1. Clip it to your shirt: The first thing to remember is that the tie bar is intended to keep the tie in place, and it does so by grasping onto the shirt placket. Some men will often wear tie clips thinking it just holds the small neck and big neck of the tie together, when it fact it’s mean’t to be attached directly to the shirt.

2. Tie Clip Positioning: the Position of the tie bar is crucial and should be a couple inches or centimeters above your jacket’s closing button. Sometimes you see people wear it rather high up which is too much in your face. If you don’t wear a jacket, attached it somewhere close to your natural waistline or above. Study the gallery pictures above!

3. Tie Clip Width: The width of the tie clip should always be shorter than the width of the tie, preferably about 70 – 80% of the width. So, if you have skinny ties and wide ties, you need different tie clips. Clips that are too short or wide look horrible.

4. Tie Clip Angle: If you have a tie clip that is too long, angle it like Fred Astaire did it in the picture above. Otherwise wear it straight or at a slight angle. It all depends on your look. Casual outfits might benefit from a slight angle while polished business outfits look better with a horizontal tie clip.

5. Tie Clips & Vests: If you wear a vest, and you still want to use a tie clip, wear it invisibly underneath your vest, otherwise it is simply too much and you should skip it. For the most part, the vest will fulfill the function of a clip and you can skip the clip, unless you have sloping shoulders like me – in that case, wear it underneath.

6. Keep it simple: Skip all the Goofy inspired or sports tie pins with big logos or anything of that kind because it will simply look cheesy. To start, a simple clip in plain silver or gold will be all you need. Then you can add semi precious stones etc.

Vincent Kartheiser with properly positioned tie car

Vincent Kartheiser with properly positioned tie bar

Where to Buy a Tie Clip

Many of the traditional stores like Cartier have stopped selling tie bars with the recent decline in popularity. However, there are still many stores that do. Here are few suggestions:

Jewelry stores such as Tiffany & Co as well as Van Cleef and Arpels also usually have a few in store for sale. Try ebay to find some quality pieces in solid gold for about $1,000, or just talk to the goldsmith of your choice, a custom made tie bar will not be overly expensive after all. Apart from that, Montblanc offers tie bars regularly but often they put their own logo on it which is bad.

In case you want something in a lower price category, I suggest you look at plain sterling silver tie bars, which cost about $30 such as this one or that one.

Ultimately, eBay and etsy are great sources for used and vintage tie bars at any price level. Simply search for tie bar, tie clip or tie tack. Also try combination of things you like such as tie bar 14k gold or tie clip onyx… Try to avoid gold plated items because the plating comes off easily and rather opt for gold-filled instead. Antique shops, pawn shops and estate sales can be your best sources when looking for items such as these and we wish you all the best in finding some truly remarkable ones that are still around. Of course, you have to put in a lot more time and effort to find something you like, but you may find a bargain.

Tie clip - too high

Tie clip – way too high


We hope you’ve enjoyed our primer on tie bars and clips. It may seem like they’re not as stylish as they once were but they are in the midst of a come back and just like cuff links or signet rings, they really help you personalize your outfit without breaking the bank.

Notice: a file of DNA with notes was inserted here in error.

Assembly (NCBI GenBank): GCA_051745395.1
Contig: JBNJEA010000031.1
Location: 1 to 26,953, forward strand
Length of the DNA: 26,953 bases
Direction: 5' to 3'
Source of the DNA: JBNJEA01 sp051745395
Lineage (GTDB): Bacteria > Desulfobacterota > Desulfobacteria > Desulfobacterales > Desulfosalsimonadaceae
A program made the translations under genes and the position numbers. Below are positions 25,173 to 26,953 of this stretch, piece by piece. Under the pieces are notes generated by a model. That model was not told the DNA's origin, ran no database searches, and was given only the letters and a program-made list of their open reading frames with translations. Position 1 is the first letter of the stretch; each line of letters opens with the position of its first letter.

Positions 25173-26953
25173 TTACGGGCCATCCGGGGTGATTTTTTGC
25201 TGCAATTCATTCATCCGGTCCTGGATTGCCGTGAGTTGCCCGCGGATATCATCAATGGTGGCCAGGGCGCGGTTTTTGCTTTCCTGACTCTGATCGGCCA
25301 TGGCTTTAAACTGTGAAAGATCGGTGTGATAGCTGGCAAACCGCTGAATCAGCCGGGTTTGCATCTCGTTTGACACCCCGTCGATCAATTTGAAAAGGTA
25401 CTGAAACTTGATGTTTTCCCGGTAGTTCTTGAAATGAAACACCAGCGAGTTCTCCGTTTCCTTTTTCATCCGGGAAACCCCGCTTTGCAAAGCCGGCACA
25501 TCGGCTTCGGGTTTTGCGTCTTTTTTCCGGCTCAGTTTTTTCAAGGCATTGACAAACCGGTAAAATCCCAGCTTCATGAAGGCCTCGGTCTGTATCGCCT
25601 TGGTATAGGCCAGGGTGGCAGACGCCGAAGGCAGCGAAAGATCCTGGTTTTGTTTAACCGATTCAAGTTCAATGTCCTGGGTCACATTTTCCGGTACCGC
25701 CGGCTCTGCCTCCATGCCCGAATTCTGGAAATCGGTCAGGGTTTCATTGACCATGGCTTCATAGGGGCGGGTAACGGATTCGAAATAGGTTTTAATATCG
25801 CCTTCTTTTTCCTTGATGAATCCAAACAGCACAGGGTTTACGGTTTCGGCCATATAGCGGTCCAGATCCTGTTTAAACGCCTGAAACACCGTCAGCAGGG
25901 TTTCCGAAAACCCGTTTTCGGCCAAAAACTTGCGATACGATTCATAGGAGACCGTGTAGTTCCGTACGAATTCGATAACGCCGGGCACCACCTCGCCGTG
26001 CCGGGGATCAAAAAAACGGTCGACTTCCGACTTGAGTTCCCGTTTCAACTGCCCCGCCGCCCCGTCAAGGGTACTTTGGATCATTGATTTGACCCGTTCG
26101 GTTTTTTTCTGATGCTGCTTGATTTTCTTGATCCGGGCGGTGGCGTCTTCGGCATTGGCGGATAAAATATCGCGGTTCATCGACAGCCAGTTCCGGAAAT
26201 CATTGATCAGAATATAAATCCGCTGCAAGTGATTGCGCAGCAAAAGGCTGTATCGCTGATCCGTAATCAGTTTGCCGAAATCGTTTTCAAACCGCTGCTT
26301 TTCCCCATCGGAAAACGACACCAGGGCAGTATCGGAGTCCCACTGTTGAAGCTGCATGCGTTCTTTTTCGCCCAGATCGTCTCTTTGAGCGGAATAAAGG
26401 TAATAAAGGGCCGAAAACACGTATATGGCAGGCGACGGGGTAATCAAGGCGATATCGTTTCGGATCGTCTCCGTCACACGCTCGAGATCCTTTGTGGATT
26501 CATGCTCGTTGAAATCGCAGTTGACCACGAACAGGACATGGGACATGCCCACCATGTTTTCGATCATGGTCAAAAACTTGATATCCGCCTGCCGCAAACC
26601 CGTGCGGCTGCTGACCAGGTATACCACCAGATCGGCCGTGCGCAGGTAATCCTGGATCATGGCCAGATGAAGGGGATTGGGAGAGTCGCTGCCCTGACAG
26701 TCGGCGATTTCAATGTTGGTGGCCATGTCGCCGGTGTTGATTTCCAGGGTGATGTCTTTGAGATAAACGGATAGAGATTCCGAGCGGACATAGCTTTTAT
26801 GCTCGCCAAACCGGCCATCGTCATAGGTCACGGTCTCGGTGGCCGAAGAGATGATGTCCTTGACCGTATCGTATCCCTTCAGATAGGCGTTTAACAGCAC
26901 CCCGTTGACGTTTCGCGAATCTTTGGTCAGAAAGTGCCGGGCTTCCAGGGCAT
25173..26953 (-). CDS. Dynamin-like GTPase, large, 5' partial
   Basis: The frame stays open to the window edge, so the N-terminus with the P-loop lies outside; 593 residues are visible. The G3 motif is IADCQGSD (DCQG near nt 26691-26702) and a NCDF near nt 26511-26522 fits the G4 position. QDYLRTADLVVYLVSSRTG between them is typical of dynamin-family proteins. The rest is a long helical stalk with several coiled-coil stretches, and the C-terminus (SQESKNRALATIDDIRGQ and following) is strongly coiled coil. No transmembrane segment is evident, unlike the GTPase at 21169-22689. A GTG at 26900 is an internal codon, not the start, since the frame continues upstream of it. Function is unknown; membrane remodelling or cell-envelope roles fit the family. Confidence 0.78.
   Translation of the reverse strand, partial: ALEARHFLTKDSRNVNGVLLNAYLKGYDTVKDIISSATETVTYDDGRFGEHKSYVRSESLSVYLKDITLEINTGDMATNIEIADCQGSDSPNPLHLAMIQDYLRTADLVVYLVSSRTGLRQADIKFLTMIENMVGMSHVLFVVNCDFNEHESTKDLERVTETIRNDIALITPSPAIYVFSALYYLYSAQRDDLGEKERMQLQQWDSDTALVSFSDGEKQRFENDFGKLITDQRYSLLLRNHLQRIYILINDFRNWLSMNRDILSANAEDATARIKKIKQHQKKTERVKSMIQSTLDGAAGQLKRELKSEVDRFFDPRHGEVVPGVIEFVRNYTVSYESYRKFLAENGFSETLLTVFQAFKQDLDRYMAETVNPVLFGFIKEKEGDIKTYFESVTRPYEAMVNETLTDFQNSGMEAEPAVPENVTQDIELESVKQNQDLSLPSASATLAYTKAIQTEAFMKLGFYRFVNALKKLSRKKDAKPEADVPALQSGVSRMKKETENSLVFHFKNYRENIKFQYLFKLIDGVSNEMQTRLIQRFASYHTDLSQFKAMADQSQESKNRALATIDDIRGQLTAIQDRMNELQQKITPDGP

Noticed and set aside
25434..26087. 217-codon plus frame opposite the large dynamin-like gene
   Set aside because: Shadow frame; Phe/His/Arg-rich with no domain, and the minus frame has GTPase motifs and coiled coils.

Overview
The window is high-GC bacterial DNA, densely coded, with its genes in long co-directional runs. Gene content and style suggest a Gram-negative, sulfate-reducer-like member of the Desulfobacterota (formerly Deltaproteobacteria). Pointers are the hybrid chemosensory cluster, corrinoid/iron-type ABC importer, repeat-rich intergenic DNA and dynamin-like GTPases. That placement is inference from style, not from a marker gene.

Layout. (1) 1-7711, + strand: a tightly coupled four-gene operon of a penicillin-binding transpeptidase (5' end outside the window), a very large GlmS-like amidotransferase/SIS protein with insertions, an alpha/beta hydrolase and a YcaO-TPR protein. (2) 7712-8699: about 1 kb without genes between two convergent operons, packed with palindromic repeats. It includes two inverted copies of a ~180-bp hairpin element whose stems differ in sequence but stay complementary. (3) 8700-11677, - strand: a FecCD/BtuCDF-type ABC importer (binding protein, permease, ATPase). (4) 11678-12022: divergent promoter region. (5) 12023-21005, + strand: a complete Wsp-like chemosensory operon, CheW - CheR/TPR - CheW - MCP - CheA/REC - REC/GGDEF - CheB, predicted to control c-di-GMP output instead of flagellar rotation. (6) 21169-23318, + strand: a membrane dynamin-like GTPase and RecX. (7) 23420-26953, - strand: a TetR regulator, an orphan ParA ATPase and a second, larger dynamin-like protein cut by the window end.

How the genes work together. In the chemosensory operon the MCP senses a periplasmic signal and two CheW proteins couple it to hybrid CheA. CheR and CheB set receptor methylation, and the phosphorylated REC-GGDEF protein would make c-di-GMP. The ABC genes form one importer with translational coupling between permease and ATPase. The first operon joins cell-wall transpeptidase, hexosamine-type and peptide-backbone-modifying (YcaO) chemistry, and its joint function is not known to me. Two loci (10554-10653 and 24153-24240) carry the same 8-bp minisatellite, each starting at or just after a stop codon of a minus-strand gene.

What’s your favorite tie bar?

This article was written by Sven Raphael Schneider and J.A. Shapira.

Tie Clip & Bar Guide + How & Why to wear them
Article Name
Tie Clip & Bar Guide + How & Why to wear them
The ultimate guide to tie clips, bars, slides with and pins with 2 step by step videos on how and why to wear them. with history & What to Buy.
10 replies
  1. Fred Patton says:

    Great article. I’ve always worn tie clips, having learned the habit from my father. He was one of those people who was “branded” by his company – for the years he worked at Litton, he always wore a cable car tie clip. And tacky or not, the one I wear most often is one with an XJ-120 on it that I stole from his jewelry box before I went to college.

    The thought of an expensive tie clip gives me the willies, though, because they do seem to get stripped off so easily if you’re around kids or anything. I haven’t lost one yet, but have come close a few times.


  2. Atanas says:

    One thing that I cannot take seriously is tie clip. 90% of the cases to me it just looks over the top, kitsch, even a cheap trick (even when golden). There are much better accessories out there that add class. To me the clip has negative effect.
    Just my own personal feeling/view and I am in no way expert on the subject.

  3. Hugh says:

    Great article! My favorite pieces on the site are the articles that look at the history, development, and underlying utility of menswear. Keep up the good work!


  4. Dirk says:

    As always, an excellent article, and of relation to recent events to me. Due to me being in the process of building a Stressmann, I’ve recently acquired a Tie Stick Pin, and, perhaps more relevant to this article, a relatively unembellished silver tie bar that I spotted in a store quite recently while looking for a certain shade of shirt for a school-related event and a suit I’ve recently had put into production. Doubtless, the purchase of a tie bar may not have been on my mind, and the rules of it would not have necessarily been known to me, without this article, nor would the idea to purchase the pin. Both have been treating me well, and so I appreciate this article a great deal.

  5. Gabriel says:

    The board of librarians of my high school required all members, regardless of gender, to wear a tie pin at all times in school. That was how I got to wear a tie pin myself for many years (in my country, high school and pre-university studies take seven years). I personally find that tie pins are very practical accessories, they held our ties down and stopped them from tugging at our necks as our teenage selves went – or ran – about the school compound. The design may not have been very impressive, but nonetheless they did their job and helped me look less of a mess than I would have otherwise been. Even now I appreciate the practical and ornamental values that tie pins hold, and when the occasion arises where a tie is worn, I am more at ease with a tie pin making sure my tie stays neat. The tie pins I prefer are minimalistic in design, as they tend to come across as stylish without being too flamboyant. 🙂